A meeting between the Taoiseach and the Housing Commission held in the absence of the Minister for Housing Darragh O’Brien was “not helpful”, a Fianna Fáil backbencher has said. Speaking to RTÉ's This Week programme on Sunday, Cork East TD James O’Connor said that his party colleague should have been invited to the meeting, which was held between members of the commission and Leo Varadkar.
“We came into Government in Fianna Fáil in 2020. The main priority of the parliamentary party is to deal with the housing crisis and it’s been quite difficult to do so,” he told the programme. “I didn’t think a number of actions that were taken in the new year were very helpful, including a meeting that took place in Government Buildings in the absence of the Minister for Housing. He should have been in attendance at that irrespective of what others have to say, that’s my opinion as a backbencher.
“The housing crisis is incredibly acute. I’m the youngest member of the Oireachtas, as many people will know, and I see amongst my own generation how difficult these challenges are. I don’t think a renewed focus from our coalition partners in Government is going to magically solve all of the issues, and I do think we need to be radical, and in order to be radical there needs to be unanimous agreement amongst the stakeholders in Government and there needs to be co-operation. I don’t feel that the actions in the new year were very co-operative.”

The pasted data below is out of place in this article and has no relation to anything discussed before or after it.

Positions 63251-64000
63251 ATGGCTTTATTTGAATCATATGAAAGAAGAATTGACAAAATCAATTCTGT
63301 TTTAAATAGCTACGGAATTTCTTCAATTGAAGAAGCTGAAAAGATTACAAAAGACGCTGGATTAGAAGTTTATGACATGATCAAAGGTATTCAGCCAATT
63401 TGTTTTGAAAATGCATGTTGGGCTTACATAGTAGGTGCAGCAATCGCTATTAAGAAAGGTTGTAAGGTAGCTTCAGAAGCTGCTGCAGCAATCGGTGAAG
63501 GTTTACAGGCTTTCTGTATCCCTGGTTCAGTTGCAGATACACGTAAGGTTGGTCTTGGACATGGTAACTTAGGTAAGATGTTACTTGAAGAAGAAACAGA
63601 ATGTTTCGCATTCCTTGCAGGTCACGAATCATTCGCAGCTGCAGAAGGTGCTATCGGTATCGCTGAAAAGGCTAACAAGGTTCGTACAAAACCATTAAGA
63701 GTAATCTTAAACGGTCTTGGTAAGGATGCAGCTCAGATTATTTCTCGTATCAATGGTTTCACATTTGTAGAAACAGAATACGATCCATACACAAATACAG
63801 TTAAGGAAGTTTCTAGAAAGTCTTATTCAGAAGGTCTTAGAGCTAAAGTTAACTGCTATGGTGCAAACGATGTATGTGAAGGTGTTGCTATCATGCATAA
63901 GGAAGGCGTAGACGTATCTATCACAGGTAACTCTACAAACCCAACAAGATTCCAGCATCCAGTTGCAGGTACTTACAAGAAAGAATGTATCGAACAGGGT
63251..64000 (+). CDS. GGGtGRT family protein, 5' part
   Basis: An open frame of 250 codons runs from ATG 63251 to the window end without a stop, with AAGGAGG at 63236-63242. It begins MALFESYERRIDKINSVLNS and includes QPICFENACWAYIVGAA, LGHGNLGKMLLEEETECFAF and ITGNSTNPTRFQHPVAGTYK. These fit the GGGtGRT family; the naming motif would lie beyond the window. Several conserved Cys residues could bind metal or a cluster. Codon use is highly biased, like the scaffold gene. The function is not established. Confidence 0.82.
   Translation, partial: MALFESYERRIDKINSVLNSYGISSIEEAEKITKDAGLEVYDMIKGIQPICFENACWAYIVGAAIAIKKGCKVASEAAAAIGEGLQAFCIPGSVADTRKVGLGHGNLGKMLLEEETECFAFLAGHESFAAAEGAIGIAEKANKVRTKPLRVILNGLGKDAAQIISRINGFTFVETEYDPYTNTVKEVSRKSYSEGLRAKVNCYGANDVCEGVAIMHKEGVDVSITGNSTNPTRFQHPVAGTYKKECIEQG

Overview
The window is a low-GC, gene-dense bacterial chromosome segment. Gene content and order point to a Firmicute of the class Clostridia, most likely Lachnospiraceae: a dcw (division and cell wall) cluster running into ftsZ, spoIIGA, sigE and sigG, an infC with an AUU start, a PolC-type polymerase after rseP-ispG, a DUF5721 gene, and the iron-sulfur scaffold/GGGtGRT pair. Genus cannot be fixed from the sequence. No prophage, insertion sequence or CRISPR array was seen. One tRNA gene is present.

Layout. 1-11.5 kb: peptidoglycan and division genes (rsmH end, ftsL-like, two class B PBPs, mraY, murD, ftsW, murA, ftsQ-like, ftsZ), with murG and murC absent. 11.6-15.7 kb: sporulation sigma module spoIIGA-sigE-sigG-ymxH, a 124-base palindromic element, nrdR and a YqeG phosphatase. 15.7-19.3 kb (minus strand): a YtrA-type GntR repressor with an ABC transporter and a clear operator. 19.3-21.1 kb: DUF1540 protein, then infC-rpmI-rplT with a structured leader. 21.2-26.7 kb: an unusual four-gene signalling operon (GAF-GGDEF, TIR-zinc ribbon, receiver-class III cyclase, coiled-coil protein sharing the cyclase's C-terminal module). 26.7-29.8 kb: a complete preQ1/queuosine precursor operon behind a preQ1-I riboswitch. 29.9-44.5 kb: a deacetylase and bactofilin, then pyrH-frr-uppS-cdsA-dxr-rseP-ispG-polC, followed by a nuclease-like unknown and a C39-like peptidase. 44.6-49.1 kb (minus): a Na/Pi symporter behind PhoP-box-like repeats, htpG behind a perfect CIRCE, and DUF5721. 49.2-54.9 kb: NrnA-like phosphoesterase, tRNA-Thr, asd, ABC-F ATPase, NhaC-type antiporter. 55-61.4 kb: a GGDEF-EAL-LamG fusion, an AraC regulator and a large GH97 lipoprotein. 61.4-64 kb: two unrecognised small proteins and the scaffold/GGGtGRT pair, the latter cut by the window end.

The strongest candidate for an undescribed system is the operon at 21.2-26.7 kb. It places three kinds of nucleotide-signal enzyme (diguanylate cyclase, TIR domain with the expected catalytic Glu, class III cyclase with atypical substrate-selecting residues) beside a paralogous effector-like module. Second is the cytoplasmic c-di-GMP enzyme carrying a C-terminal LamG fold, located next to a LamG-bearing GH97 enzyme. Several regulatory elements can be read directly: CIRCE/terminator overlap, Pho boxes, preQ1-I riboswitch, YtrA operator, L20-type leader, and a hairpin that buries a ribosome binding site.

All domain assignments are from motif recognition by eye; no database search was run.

Last week Fianna Fáil Senator Mary Fitzpatrick offered to apologise after she said Mr Varadkar had found a “road to Damascus-type interest” in housing after a decade in government. “It is great that Leo Varadkar in his new role is now finding a road to Damascus-type interest in the housing crisis that he presided over for whatever the 10 years that he was there,” she said.
Last week Mr O’Brien told reporters in the aftermath of a housing summit organised by the Taoiseach that remarks he has made about inheriting a decade of underinvestment in housing were not intended as a criticism of Fine Gael “at all”.
At the same event Mr Varadkar said he didn’t see it as a criticism but as “just a simple statement of fact”.
“There was a period and I was in government during that period, most of it anyway, between 2010 and 2015 or 2016, where there was underinvestment in everything, not just housing, but public infrastructure in general. Since 2015/2016 that has gone into reverse and we’ve had a massive increase in public investment.
“The money just wasn’t there to spend, and, yes, that has left us with an infrastructural deficit – compounded by the fact that we have a rising population and a rapidly growing economy, and that’s what we need to put right now.”